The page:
Whether we’re starting a new job or gunning for a promotion at our current one, we all know that we should be negotiating the salary.
Or do we?
A survey by Salary.com revealed that only 37% of people always negotiate their salaries—while an astonishing 18% never do. Even worse, 44% of respondents claim to have never brought up the subject of a raise during their performance reviews.
The biggest reason for not asking for more? Fear.
And we get it: Salary negotiation can be scary. The hiring process is chock full of potentially awkward moments. But no subject causes more dread and anxiety than salary negotiations. But what’s even scarier is not doing it. Most of us aren’t used to talking about money, let alone negotiating. Combine that with discussion of our professional expertise and work experience, and the whole thing can feel intimidating.
But, preparation can make a huge difference.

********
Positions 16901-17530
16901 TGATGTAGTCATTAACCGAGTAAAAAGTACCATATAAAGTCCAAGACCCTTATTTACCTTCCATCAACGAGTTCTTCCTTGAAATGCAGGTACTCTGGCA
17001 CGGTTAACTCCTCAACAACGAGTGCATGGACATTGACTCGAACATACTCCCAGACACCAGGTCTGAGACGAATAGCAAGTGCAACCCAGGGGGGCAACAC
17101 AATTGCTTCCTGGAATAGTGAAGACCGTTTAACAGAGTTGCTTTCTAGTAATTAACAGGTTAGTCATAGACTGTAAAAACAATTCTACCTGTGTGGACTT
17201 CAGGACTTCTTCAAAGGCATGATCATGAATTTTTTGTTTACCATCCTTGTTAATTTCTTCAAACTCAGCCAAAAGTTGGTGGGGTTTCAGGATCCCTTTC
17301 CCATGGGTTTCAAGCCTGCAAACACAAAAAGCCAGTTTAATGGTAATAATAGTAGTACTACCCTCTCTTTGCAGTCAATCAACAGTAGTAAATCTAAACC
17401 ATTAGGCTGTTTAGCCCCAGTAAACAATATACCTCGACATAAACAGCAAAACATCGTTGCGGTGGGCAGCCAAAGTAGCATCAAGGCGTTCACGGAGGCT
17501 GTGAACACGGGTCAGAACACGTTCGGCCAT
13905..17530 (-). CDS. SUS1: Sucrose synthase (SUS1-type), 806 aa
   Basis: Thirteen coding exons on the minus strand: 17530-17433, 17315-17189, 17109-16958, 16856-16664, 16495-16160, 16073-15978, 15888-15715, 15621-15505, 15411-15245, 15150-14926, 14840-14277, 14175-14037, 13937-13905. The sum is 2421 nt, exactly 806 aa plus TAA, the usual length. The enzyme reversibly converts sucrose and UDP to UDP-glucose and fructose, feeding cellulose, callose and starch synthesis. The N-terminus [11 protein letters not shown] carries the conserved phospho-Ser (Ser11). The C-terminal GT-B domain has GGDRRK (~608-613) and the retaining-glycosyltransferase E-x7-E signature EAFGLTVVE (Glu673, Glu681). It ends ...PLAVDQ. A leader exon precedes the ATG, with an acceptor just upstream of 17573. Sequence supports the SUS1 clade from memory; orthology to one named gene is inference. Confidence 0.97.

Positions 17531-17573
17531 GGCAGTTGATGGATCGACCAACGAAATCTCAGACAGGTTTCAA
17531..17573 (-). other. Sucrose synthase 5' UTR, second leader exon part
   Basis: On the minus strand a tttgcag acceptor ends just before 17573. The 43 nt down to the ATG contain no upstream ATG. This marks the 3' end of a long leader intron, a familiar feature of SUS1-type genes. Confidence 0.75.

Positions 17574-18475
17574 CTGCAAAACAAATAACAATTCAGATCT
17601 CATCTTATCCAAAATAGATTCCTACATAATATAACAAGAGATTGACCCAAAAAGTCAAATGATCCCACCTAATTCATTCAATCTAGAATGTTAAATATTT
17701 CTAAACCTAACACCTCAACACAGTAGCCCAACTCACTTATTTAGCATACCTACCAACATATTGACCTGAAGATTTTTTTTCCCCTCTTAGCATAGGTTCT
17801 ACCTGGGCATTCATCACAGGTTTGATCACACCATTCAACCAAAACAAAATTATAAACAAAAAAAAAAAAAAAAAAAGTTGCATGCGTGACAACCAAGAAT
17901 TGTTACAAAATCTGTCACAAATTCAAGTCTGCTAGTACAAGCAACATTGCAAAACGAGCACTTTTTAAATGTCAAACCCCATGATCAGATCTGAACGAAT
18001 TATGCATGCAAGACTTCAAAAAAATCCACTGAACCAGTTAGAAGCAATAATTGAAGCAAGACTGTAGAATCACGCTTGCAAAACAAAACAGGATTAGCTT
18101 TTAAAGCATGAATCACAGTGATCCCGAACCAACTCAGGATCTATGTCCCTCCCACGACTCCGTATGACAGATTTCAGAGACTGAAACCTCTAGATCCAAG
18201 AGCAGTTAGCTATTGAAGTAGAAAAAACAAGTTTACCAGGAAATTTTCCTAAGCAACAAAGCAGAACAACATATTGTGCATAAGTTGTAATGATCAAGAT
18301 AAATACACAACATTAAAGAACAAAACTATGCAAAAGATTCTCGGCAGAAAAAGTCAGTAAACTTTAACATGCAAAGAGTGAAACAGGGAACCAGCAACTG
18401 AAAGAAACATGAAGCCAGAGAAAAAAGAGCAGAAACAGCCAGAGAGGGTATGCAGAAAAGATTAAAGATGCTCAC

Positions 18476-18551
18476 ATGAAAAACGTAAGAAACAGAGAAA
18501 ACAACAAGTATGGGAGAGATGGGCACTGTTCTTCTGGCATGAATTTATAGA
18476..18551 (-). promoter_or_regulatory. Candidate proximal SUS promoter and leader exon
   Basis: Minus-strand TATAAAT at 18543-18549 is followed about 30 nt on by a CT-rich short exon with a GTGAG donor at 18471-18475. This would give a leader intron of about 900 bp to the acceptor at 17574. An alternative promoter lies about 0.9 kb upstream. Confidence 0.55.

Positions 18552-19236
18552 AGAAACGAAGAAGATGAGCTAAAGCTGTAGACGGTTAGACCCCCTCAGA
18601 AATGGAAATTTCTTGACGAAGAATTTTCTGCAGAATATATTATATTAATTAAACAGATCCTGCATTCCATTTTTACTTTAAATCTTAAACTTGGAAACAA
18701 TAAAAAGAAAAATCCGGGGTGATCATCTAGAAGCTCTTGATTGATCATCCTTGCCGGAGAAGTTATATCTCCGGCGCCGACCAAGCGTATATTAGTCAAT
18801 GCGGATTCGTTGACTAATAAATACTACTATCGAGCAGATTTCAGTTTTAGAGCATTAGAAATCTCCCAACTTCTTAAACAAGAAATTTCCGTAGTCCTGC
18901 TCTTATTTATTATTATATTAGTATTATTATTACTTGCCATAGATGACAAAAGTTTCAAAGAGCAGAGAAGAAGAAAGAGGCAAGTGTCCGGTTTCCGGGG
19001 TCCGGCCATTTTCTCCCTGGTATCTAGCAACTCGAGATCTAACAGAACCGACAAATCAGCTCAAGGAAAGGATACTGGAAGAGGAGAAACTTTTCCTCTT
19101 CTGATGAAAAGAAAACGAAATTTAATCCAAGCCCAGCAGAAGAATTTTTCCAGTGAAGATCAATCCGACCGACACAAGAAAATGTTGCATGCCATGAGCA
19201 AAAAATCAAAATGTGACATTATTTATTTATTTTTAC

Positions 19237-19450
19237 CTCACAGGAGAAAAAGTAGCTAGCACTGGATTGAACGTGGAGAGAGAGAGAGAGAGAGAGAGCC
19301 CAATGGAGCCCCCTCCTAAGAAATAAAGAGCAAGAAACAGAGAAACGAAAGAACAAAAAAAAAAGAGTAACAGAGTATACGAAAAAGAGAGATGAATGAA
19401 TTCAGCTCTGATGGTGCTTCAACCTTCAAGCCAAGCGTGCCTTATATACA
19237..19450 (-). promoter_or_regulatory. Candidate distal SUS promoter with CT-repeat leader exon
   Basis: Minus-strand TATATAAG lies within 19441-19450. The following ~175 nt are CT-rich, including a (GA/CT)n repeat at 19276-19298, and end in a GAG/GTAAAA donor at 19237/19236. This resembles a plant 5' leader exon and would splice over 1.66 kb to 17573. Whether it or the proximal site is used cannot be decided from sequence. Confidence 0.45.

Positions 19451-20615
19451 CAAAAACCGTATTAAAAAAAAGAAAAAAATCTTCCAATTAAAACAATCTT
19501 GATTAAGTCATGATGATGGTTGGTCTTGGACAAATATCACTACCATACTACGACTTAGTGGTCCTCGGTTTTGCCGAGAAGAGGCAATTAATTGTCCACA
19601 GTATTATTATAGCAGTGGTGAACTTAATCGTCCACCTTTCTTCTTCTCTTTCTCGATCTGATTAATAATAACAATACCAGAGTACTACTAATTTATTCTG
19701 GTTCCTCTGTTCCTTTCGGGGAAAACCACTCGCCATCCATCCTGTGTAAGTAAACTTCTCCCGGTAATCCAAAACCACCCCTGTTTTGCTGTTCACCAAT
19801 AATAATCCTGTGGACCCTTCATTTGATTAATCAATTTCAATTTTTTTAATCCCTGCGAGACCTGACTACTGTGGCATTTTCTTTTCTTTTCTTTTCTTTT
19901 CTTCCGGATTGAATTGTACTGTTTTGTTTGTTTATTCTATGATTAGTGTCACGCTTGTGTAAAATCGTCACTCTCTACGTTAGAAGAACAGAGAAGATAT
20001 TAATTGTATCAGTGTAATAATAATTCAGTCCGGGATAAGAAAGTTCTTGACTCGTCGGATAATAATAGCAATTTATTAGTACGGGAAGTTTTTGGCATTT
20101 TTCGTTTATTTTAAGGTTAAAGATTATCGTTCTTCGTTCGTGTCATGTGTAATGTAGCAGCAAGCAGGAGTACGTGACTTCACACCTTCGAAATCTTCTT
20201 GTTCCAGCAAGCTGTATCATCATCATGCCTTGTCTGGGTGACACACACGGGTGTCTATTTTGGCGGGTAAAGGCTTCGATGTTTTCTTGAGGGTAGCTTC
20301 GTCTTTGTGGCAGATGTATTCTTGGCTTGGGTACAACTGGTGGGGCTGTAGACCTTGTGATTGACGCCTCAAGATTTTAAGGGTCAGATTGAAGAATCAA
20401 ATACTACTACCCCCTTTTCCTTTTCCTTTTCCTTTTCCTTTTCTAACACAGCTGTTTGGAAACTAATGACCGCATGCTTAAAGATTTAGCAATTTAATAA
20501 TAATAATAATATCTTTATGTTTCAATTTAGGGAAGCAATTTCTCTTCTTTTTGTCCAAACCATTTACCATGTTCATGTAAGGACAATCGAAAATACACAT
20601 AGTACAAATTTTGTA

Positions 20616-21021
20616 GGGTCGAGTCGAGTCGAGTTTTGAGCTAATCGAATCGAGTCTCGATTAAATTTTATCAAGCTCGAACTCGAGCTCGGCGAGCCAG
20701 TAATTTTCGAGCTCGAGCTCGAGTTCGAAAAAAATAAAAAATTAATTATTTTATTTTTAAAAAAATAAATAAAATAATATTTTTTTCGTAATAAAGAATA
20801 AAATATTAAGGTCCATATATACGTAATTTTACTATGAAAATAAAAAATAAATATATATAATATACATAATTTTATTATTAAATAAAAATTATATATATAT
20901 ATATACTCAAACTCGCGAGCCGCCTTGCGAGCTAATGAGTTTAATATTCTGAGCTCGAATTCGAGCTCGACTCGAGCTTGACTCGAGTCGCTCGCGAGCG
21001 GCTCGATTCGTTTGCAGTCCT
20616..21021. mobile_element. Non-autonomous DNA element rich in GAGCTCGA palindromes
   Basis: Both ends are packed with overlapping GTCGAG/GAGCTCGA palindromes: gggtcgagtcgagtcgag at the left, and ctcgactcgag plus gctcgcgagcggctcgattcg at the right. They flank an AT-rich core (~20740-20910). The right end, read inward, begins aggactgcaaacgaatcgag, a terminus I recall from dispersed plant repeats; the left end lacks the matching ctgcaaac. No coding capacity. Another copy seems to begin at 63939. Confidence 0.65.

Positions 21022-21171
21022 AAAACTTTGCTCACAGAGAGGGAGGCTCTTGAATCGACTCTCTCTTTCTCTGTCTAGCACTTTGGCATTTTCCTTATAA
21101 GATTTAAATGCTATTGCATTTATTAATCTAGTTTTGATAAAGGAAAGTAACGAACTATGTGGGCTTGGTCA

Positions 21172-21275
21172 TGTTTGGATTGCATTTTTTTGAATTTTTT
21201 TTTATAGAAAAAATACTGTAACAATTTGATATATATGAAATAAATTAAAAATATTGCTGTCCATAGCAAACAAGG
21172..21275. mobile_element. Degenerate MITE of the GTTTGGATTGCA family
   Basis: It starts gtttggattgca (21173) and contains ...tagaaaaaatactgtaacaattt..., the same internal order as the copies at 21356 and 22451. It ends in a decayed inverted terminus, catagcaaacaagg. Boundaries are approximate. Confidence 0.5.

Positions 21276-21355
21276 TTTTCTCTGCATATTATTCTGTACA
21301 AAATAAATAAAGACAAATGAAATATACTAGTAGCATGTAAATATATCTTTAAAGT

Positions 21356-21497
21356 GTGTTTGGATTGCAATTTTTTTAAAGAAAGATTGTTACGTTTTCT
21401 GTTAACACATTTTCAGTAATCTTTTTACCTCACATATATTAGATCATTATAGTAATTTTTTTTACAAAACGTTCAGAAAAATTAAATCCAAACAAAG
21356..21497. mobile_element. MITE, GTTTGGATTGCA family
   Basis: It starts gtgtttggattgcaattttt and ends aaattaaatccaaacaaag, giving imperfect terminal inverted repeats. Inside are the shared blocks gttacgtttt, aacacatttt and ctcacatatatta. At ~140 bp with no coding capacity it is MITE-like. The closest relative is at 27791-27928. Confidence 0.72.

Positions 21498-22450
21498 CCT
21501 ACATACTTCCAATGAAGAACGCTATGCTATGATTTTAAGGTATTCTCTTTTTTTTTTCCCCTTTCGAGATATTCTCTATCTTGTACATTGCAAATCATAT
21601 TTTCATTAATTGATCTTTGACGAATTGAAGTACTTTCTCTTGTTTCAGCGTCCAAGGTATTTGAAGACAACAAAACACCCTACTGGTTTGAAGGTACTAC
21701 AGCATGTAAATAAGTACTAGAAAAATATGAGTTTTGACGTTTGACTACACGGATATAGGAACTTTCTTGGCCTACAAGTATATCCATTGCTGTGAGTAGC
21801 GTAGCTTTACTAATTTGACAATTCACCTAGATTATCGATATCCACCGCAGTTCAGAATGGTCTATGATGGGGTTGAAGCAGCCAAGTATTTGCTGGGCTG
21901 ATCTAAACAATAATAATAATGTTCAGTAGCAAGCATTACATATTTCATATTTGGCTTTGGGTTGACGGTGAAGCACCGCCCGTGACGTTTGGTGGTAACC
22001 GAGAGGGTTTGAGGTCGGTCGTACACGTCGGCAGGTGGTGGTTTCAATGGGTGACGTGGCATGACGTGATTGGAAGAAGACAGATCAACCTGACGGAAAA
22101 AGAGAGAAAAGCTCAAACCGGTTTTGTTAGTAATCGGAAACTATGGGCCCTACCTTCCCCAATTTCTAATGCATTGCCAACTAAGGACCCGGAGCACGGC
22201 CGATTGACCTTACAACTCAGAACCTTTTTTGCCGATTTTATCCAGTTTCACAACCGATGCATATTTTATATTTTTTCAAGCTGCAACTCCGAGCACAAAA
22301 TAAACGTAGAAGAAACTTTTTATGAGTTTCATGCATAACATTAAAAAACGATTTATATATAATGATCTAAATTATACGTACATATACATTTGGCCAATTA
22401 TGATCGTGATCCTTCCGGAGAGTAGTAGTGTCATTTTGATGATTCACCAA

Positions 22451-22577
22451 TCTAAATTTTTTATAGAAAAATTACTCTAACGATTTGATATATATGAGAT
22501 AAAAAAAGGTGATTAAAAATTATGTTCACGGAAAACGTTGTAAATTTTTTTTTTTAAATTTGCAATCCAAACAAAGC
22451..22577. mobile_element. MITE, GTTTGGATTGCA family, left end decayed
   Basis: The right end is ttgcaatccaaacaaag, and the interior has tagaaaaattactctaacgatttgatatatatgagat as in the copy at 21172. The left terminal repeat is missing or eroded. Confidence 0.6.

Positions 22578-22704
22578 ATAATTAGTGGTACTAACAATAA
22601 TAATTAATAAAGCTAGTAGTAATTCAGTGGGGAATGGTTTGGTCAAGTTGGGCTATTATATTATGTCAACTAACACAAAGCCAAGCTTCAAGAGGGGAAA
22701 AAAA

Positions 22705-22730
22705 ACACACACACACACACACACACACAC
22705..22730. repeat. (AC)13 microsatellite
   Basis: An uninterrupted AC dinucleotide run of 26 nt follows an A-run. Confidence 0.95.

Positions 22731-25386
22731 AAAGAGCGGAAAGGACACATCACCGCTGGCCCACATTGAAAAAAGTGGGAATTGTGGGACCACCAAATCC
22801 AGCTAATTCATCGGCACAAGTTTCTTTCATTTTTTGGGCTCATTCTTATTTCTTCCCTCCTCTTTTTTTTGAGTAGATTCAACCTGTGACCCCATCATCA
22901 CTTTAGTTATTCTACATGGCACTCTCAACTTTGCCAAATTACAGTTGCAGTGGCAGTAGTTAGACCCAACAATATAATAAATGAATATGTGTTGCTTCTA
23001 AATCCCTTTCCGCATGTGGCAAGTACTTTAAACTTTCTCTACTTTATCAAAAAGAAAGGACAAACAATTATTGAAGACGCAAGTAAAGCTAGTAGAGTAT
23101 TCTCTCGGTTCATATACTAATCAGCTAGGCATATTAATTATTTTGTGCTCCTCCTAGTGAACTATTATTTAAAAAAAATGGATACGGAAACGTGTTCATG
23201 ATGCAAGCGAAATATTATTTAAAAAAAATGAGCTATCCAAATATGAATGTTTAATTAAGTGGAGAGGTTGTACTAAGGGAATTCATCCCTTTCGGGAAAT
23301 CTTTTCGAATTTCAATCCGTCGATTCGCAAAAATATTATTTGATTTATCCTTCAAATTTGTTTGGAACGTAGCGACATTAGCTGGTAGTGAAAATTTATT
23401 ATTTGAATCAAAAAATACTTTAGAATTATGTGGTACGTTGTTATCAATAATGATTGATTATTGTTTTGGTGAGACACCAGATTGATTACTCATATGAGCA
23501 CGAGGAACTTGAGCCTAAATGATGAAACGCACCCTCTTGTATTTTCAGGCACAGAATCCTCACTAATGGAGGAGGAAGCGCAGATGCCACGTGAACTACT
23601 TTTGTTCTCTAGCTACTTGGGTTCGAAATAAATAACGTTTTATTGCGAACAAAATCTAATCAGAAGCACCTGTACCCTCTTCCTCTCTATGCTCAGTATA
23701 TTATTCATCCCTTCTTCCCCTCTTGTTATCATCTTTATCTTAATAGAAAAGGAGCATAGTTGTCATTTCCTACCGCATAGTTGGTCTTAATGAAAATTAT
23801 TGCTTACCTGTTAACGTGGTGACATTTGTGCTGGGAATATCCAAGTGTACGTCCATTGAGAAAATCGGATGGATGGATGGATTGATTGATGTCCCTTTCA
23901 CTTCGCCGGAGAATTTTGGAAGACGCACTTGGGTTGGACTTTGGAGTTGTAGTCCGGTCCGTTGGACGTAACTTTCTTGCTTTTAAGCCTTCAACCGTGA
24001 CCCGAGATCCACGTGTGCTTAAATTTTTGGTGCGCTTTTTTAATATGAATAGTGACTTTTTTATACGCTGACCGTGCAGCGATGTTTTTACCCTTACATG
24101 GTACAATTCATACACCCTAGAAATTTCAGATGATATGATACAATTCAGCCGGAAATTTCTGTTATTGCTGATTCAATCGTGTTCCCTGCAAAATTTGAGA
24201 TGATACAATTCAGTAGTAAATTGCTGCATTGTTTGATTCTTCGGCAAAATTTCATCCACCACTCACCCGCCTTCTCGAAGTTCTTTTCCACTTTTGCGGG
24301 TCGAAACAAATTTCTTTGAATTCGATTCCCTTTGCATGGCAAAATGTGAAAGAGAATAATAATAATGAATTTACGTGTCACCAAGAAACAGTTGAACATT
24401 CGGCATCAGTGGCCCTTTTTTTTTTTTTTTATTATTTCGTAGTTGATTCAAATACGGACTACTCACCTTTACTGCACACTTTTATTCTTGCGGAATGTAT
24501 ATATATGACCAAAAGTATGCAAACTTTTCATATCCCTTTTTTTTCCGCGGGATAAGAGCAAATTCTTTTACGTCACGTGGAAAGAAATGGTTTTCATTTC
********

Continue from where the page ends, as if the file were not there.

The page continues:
When to negotiate your salary
Typically, it’s best to negotiate your salary after you receive an offer rather than during earlier stages of the interview process. You have the most leverage after you’ve proven that you’re the best candidate for the job and you fully understand the employer’s expectations. Negotiating early on might also harm your chances of securing a job offer.
It's important to only counter the offer once or twice at the most. You should also avoid revisiting a compensation package that you've already agreed upon. Doing so shows you respect the employer's time and have boundaries around what you will and won't accept.
If your initial offer is presented on the phone, it’s okay to ask for some time to process the information. If necessary, let the employer know you appreciate their offer and are excited about the opportunity. Then, ask if you can take time to review it and get back to them within a set time frame—ideally no more than 48 hours. If you decide to negotiate, it’s best to do it over the phone so there’s less room for miscommunication. It’s also appropriate to email your negotiation requests if that feels more comfortable.